Time to learn our in­dige­nous lan­guage

Piako Post - - YOUR LOCAL NEWS -

Emma James learns how to in­tro­duce her­self in te reo Ma¯ori for our se­ries.

Te reo Ma¯ori is one of New Zealand’s two of­fi­cial lan­guages, the other be­ing sign, but not many Ki­wis know how to speak Maori.

Yes, I am one of those Ki­wis, but hope­fully not for long.

To kick start Te Wiki o te reo Ma¯ori (Ma¯ori Lan­guage Week) I em­ployed a fel­low re­porter to teach me how to in­tro­duce my­self in our in­dige­nous tongue.

I learned a small amount of te reo in pri­mary school and through­out my journalism course, but not enough to speak flu­ently.

This was my first at­tempt at putting full para­graphs to­gether, and it was hard, but it was also ex­tremely sat­is­fy­ing.

I’ve al­ways tried to pro­nounce Ma¯ori peo­ple’s names and place names cor­rectly.

I don’t al­ways get it right, af­ter all it’s not my first lan­guage, but peo­ple are gen­er­ally un­der­stand­ing and ap­pre­ci­ate that you’re at least try­ing.

I per­son­ally be­lieve get­ting some­one’s name right is re­spect­ful, re­gard­less of their race.

Ka­t­rina Tani­rau was my tu­tor, and she started by teach­ing pro­nun­ci­a­tion, writ­ing Ma¯ori words on the white­board with the pho­netic sounds un­der­neath.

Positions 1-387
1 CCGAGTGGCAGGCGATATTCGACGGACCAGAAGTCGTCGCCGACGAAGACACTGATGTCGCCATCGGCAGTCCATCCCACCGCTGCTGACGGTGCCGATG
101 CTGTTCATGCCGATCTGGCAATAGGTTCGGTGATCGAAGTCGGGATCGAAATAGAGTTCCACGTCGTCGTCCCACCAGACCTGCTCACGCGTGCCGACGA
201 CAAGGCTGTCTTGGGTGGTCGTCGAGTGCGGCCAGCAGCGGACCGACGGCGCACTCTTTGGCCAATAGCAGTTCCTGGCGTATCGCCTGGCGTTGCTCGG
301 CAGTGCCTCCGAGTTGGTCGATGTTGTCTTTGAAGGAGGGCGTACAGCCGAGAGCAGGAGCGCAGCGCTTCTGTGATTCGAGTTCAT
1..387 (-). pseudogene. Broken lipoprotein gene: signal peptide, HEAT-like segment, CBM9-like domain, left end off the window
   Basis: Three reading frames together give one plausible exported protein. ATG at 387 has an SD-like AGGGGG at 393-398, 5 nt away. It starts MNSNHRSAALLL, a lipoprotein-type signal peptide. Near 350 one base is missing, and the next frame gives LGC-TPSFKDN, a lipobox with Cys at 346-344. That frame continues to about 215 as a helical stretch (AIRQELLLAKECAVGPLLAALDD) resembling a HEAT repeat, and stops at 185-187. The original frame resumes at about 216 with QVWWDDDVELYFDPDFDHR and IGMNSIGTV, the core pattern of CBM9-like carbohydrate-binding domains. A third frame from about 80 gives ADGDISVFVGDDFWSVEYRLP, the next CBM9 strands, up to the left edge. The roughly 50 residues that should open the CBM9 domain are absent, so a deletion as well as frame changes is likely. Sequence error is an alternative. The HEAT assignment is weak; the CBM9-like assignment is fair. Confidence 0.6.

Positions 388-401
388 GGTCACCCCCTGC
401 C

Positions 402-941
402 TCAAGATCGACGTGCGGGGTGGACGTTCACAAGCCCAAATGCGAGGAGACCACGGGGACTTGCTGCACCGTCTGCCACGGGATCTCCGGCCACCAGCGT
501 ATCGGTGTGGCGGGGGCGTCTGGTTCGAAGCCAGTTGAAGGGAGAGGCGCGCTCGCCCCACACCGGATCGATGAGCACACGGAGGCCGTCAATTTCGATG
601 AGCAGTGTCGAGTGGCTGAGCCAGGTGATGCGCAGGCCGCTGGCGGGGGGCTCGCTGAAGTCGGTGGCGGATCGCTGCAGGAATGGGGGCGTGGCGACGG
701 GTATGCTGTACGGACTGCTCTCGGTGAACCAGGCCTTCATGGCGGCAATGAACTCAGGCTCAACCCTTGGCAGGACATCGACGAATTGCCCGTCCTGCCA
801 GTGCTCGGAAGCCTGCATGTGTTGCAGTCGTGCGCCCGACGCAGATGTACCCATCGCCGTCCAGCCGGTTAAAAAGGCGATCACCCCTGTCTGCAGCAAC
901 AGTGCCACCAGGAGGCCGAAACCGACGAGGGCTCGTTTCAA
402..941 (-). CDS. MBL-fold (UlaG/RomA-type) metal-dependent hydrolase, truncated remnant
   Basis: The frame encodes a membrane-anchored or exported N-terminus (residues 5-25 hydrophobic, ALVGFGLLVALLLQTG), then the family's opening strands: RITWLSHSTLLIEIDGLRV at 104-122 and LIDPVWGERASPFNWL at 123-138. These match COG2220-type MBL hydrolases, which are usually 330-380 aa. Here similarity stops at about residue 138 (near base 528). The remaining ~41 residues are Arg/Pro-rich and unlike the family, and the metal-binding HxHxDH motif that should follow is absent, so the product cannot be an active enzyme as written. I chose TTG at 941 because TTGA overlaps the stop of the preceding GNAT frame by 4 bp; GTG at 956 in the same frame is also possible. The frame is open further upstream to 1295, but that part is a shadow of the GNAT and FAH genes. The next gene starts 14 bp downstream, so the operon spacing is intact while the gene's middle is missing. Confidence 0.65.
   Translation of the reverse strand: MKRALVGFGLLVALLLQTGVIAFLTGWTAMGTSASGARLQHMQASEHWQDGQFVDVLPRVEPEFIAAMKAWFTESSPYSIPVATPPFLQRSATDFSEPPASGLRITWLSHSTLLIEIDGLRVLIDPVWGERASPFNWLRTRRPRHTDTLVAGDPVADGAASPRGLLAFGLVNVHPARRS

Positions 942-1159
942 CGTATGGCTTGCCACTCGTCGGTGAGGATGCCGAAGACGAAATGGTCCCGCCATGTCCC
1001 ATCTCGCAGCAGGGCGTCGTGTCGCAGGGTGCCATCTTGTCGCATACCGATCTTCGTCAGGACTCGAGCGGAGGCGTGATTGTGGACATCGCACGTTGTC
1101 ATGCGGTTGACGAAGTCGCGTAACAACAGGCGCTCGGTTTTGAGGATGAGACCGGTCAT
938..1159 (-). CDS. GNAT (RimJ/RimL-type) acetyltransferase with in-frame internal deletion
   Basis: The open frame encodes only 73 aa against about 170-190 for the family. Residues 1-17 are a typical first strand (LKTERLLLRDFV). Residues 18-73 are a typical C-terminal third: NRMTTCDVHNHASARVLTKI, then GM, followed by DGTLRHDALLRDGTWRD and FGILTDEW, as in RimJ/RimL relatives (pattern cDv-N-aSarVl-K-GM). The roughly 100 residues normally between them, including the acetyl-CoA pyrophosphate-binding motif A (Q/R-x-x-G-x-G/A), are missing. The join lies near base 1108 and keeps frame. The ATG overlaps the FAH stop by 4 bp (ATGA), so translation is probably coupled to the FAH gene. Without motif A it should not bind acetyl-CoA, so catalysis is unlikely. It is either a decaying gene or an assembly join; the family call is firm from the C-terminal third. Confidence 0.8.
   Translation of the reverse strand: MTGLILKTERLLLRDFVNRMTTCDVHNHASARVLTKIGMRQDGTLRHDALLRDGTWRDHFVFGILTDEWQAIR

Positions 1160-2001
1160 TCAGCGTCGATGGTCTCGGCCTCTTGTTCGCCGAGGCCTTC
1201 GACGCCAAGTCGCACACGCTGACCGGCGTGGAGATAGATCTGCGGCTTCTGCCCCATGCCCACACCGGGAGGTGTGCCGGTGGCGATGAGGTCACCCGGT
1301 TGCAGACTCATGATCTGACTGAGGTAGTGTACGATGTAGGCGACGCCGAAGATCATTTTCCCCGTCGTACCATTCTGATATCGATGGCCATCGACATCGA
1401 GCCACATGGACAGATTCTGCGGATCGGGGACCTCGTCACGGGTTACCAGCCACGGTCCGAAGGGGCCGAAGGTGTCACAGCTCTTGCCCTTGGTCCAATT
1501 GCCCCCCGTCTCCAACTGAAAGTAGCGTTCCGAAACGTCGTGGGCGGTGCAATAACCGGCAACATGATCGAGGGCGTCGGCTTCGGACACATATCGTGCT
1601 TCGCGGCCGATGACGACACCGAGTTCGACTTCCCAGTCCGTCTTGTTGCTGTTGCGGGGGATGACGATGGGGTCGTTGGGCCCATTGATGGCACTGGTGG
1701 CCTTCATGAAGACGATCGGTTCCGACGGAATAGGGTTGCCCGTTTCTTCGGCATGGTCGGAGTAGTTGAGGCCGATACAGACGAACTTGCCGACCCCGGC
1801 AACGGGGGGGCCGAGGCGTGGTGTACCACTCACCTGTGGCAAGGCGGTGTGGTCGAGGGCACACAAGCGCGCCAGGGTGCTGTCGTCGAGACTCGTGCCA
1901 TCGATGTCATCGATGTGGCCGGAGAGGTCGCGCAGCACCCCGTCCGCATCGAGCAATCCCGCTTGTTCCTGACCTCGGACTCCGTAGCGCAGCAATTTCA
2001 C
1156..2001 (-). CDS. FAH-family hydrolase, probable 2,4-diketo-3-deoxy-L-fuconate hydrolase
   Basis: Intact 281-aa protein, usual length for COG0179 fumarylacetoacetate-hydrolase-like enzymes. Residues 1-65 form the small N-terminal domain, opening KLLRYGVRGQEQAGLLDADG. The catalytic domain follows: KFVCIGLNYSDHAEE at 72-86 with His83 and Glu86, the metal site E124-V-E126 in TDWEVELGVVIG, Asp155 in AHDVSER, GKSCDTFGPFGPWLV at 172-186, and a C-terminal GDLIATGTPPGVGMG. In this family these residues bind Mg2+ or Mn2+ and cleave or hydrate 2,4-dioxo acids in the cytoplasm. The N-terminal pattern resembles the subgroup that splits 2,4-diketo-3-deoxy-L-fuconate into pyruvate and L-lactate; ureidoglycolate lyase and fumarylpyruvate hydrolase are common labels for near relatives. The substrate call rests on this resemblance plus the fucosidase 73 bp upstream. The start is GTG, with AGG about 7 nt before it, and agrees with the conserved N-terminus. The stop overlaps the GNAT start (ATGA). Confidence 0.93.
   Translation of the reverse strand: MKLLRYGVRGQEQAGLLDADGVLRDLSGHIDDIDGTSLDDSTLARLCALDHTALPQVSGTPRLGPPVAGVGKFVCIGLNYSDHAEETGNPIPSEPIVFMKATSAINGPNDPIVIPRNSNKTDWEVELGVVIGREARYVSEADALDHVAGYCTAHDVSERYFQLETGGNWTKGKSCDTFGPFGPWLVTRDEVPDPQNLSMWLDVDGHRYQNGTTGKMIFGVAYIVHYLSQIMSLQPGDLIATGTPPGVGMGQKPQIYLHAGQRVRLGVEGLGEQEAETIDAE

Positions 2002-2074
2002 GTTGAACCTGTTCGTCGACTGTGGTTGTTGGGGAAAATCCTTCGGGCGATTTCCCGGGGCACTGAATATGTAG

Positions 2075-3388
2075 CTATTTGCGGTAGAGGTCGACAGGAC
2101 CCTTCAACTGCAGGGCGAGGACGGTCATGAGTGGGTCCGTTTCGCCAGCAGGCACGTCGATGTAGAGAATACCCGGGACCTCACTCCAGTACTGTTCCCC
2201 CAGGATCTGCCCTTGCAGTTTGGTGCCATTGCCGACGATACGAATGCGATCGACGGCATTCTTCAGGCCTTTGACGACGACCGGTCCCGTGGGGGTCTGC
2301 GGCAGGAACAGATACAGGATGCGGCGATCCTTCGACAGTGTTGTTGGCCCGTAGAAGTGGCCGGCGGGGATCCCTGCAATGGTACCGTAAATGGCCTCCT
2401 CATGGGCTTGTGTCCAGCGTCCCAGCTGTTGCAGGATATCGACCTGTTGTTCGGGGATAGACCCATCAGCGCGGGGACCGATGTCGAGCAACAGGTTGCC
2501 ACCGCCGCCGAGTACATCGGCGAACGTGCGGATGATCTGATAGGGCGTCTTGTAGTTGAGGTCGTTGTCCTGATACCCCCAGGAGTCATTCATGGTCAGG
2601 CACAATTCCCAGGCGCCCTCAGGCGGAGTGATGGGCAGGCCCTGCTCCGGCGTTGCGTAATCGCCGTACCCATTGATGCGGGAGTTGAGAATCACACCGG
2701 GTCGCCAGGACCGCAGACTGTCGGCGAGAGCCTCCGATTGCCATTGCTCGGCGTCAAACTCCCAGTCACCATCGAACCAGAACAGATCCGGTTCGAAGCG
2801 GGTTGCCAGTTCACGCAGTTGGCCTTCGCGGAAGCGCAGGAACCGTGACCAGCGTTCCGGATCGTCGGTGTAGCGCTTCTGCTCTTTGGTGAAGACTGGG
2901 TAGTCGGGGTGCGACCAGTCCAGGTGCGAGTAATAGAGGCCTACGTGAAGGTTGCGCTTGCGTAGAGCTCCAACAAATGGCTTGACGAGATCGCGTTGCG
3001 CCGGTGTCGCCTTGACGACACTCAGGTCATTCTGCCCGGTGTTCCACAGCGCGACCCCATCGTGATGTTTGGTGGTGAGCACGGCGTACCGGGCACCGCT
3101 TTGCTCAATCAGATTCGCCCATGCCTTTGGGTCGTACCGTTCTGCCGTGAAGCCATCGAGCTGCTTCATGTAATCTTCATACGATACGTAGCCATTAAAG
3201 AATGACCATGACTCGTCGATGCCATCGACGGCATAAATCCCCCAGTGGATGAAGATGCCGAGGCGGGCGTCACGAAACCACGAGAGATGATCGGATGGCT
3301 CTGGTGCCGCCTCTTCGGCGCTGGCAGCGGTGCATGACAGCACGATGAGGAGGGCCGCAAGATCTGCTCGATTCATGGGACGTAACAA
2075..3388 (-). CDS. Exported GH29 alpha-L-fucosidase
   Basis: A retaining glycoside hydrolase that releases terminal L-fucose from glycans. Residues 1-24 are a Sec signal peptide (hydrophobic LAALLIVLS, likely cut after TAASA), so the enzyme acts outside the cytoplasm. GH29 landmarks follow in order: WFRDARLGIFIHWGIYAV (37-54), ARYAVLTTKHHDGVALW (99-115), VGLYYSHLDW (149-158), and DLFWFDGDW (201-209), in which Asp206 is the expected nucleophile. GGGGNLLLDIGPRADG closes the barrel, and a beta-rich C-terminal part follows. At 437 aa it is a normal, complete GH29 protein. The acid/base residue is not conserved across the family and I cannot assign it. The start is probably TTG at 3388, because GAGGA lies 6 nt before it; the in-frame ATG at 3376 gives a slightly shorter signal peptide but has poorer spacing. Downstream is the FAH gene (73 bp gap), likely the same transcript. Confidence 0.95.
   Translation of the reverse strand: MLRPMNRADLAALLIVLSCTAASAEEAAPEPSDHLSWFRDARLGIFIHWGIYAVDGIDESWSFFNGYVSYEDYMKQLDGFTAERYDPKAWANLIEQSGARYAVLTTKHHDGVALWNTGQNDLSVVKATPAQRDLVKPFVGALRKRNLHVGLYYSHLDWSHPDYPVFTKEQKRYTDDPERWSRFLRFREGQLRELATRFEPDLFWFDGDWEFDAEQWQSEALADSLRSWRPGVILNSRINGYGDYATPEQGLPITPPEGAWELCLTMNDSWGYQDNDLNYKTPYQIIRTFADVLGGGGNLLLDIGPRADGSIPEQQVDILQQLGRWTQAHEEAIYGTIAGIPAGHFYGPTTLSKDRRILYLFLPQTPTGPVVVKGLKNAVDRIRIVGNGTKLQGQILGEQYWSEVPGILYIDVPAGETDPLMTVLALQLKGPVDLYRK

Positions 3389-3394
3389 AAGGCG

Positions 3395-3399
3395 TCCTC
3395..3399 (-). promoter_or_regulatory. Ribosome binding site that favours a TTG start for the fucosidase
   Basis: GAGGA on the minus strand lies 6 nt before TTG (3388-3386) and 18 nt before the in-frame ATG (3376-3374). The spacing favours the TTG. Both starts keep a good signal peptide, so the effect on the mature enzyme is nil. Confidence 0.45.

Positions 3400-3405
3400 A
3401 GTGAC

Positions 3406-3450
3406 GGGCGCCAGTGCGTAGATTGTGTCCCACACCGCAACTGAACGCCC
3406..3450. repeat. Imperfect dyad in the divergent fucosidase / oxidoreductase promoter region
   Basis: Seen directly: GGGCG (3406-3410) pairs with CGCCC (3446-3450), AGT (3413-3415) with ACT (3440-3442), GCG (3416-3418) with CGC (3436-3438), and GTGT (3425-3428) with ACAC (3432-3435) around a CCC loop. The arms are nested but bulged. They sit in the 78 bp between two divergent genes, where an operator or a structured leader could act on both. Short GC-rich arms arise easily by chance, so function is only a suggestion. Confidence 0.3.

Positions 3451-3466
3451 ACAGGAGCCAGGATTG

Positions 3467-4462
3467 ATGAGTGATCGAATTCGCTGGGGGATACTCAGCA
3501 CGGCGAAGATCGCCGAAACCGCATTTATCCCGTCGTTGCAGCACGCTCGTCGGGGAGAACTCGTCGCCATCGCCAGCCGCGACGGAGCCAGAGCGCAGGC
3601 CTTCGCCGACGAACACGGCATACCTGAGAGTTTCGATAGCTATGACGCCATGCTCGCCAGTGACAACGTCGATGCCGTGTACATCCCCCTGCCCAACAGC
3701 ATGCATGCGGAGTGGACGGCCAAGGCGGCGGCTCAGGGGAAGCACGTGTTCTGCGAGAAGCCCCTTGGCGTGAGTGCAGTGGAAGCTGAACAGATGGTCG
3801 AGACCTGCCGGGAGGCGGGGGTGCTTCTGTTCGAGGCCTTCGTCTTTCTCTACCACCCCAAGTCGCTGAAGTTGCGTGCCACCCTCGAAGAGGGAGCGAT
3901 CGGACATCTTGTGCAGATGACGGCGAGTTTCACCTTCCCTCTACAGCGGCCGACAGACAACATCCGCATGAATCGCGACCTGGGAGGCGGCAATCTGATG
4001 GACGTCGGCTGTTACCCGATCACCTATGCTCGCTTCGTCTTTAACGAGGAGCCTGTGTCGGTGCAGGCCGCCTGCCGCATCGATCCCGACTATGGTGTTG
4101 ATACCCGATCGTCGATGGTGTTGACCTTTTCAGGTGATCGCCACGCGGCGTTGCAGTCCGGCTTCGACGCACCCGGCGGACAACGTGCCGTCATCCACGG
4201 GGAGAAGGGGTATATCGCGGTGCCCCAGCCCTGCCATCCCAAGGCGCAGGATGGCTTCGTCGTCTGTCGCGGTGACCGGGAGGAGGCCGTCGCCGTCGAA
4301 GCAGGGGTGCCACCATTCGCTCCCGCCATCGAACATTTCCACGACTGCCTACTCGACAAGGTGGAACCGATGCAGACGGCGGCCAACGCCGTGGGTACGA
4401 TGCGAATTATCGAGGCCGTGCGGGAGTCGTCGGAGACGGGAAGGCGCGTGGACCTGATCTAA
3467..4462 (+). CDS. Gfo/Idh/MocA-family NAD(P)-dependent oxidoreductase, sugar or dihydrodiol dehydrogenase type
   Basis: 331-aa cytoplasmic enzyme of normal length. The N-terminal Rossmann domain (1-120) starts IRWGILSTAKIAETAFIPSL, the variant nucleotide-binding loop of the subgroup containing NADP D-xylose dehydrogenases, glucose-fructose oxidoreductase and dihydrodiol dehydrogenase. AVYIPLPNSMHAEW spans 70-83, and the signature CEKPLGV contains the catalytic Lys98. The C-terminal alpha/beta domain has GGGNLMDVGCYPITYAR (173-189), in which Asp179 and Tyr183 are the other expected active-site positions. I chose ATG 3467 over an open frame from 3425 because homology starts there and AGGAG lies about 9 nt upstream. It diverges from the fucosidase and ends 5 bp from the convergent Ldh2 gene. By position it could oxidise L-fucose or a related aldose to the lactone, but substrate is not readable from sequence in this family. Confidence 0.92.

As a vis­ual per­son, this made it eas­ier to learn.

When I first looked at the mihi she had writ­ten for me, it was quite daunt­ing. How­ever once I started to cor­rectly pro­nun­ci­ate, I found it eas­ier.

Be­fore I in­tro­duced my­self I did a tau­para­para (say­ing at the be­gin­ning of a mihi) with a meta­phoric mean­ing.

It ba­si­cally trans­lates to: There is life in all of us so when you hear the cry of the birds, you know that ev­ery­thing is alive and well.

Te reo is a po­etic lan­guage, and metaphors are reg­u­larly used when de­scrib­ing things.

I only know parts of my mihi by-heart, so I read it off the sheet, but it is my goal to have it all by the end of Ma¯ori Lan­guage Week.

I may not have nailed my first mihi, but I am proud that I tried, and I hope to learn more as the year goes.

The theme for this year is ‘‘Kia Ora’’.

It was cho­sen by the Ma¯ori ❚ Ka tangi te titi, ka tangi te kaka, ka tangi hoki ahau. Ti­hei mauri ora. ❚ E nga mana, e nga reo, e rau ran­gatira ma, tena koutou, tena koutou, tena koutou ka­toa. ❚ Ko Taranaki te maunga. ❚ KoWai­whakaiho te awa. ❚ Ko Lep­per­ton toku tu­ran­gawae­wae, en­gari no Kirikiriroa ahau e noho ana. ❚ Ko ahau te tamariki anake o Ross raua ko Jane James. ❚ Ko Jer­ran Car­roll toku hoa tane. ❚ Ko Emma James toku in­goa.

Lan­guage Com­mis­sion to cel­e­brate New Zealand’s in­dige­nous greet­ing.

The words are also a de­scrip­tion of the in­tent of new part­ner­ships for re­vi­tal­i­sa­tion be­tween the Crown and Ma¯ori un­der the New Zealand Ma¯ori Act 2016.

Ma¯ori Lan­guage Week was es­tab­lished in 1975 and en­cour­ages New Zealan­ders to use more Ma¯ori phrases in ev­ery­day life.

This year it runs from Septem­ber 11-17.

The cam­paign to re­vive the lan­guage has been long, but is start­ing to take hold as more schools adopt the lan­guage. I would like to thank Ka­t­rina for teach­ing me some­thing new

To view the video, visit our Neigh­bourly.co.nz site.

EMELYN MCHARDY

Ka­t­rina Tani­rau teaches re­porter Emma James a sim­ple mihi for Maori Lan­guage Week, 2017.

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